Monday, July 18, 2011

You may ask yourself

Today is my last day as an acute care nurse.  I will be doing one shift  a month, to keep my skills up, but that hardly counts.  According to the job transfer letter I got from HR, my new job title is "systems analyst/programmer."  It's a bit surprising to find myself employed as a computer programmer.  I'm having a "how did I get here" moment.

The time is not right for the thoughts and feelings about nursing post.  The thoughts and feelings are still too raw and I had a horrible experience of almost getting hit in the head with a used maxi pad, which it may or may not be a HIPAA violation to tell you about.  But you are all invited to share my experiences in the exciting new field of nursing informatics!  At least I will not be in danger from flying maxi pads.

Meanwhile, we are preparing to send Brigid off to college.  She had the good fortune to be accepted at every school she applied to and after much agonizing she chose VCU.  I was a little disappointed, yet also relieved, since VCU is cheaper and closer than any of her other schools.  Still, I can't help regretting that she rejected the Art Institute of Chicago, and a chance to live in NYC by going to Pratt.  Even Savannah, where she could have gone to Savannah College of Art, is more glamorous than Richmond. Anyway, VCU is the best public art school in the country and ranked 4th overall, so we can't complain. I have never dealt with a large public university before, but so far it is going OK.  Well, it is a bit of a bore that they routinely accept more students than they have dorms for.  We experienced some consternation after getting a cold email from the housing office, saying that Brigid was waitlisted for a dorm room, that housing was not guaranteed, and that we might want to look into off-campus housing.

It has always been my experience that first year students are required to live on campus, unless they are living with their parents.  There are no such nurturing rules at VCU, where they're like: "Wait, you mean we're supposed to HOUSE these kids too?"   Part of the problem is the stupid, arsing Virginia public university computer system whose programs will not run on my mac, preventing us from applying for a dorm room in a timely manner.  I tried using the computers at the public library, but their security system would lot allow the VCU dorm application to run.  Finally someone at VCU entered Brigid's housing application for us over the phone, but by then we were past the deadline for a guaranteed space in the dorms.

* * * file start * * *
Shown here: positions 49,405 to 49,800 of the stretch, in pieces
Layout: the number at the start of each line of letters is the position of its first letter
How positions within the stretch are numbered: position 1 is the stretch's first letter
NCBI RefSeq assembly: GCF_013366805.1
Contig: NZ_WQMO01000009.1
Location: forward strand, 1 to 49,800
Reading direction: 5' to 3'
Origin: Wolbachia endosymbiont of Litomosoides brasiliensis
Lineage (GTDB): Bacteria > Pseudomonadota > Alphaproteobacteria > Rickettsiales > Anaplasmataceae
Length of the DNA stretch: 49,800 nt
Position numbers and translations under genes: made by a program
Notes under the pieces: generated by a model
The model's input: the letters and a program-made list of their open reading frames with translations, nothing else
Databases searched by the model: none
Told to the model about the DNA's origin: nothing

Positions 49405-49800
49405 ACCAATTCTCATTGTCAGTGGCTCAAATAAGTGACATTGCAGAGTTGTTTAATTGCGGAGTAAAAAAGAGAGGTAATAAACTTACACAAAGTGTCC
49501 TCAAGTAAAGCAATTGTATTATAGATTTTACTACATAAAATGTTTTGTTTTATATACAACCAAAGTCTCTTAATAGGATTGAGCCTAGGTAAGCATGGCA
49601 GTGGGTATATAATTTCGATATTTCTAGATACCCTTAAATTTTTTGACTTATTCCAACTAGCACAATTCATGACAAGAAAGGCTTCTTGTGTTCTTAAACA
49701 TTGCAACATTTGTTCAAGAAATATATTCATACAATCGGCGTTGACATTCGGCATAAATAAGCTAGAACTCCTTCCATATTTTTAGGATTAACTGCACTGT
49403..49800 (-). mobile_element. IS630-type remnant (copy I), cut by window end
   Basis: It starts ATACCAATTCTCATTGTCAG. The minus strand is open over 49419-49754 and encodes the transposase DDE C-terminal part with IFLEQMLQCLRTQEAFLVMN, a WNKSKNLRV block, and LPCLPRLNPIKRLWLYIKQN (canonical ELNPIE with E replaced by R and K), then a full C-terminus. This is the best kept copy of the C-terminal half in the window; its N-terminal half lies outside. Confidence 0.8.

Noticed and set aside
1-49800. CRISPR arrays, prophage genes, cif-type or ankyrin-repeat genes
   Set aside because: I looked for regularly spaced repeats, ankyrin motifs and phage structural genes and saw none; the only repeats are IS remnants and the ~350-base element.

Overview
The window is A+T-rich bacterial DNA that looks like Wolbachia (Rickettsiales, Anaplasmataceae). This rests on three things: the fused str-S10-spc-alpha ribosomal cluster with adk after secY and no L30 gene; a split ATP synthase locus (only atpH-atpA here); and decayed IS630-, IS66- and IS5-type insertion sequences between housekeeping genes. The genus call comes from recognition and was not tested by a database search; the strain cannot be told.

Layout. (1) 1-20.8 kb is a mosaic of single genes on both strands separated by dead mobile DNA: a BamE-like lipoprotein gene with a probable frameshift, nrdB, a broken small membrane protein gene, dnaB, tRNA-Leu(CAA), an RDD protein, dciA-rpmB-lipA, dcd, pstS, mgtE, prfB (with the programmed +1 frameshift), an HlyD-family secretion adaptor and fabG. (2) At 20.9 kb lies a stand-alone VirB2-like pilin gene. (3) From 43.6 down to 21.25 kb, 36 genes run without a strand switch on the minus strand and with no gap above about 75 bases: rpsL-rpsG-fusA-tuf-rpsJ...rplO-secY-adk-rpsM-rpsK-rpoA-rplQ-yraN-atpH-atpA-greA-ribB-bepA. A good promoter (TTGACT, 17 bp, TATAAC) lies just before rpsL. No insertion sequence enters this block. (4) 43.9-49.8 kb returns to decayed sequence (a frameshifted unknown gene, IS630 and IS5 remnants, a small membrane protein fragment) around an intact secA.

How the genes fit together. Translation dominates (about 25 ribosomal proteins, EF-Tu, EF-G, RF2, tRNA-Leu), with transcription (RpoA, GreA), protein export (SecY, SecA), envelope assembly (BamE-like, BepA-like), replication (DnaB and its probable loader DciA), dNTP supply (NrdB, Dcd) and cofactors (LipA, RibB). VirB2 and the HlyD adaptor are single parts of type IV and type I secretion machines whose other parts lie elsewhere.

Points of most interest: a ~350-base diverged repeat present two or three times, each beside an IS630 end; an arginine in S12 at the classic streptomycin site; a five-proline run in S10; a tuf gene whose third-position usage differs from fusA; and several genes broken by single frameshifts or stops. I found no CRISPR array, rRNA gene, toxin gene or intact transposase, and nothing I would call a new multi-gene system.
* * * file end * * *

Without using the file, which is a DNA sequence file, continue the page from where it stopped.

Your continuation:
We learned of Brigid's potential homelessness on July 14th and on the 17th had put down a security deposit on a historic row house located a stone's throw from the Art Foundation building, which she will share with three other girls.  The house, it turns out, is cheaper than a dorm, and since there's a grocery store nearby, we can get away with purchasing the cheapest meal plan, or even no meal plan at all.  Plus, we are spared the hell of move in day, when thousands of parents and students descend on downtown Richmond and clog the roads with their cars, and push mini refrigerators around on trolleys.

That accomplished, we leave tomorrow for Buffalo, to see Ian and other relatives.  Since I am working twelve hours--11:00-23:30 (oy)--Jon must do the packing unsupervised which I know from past experience, has led to travel mayhem. I've assigned the girls to watch over him:  NO spray cheese for the car trip, he can NOT pack his special chair, try to DISCOURAGE the prayer rug, PLEASE do the laundry, make sure SOMEONE mows the lawn.  We're not getting a proper vacation this summer.  Any amusing plans I make are immediately ruined by TWO KIDS IN COLLEGE.


  1. That's great news about Brigid getting into all of her schools. Fabulous that she had choices. And, even though you're disappointed that she won't be in Chicago or NY, as you mentioned, VCU is a terrific art school. Although, it sounds like their housing department is the opposite of terrific.

    Have a safe trip.

  2. You are SO funny, describing the packing. And the nurse experience sounds horrific.
    Good luck to your daughter. I'm glad you found housing--how stressful to worry about that.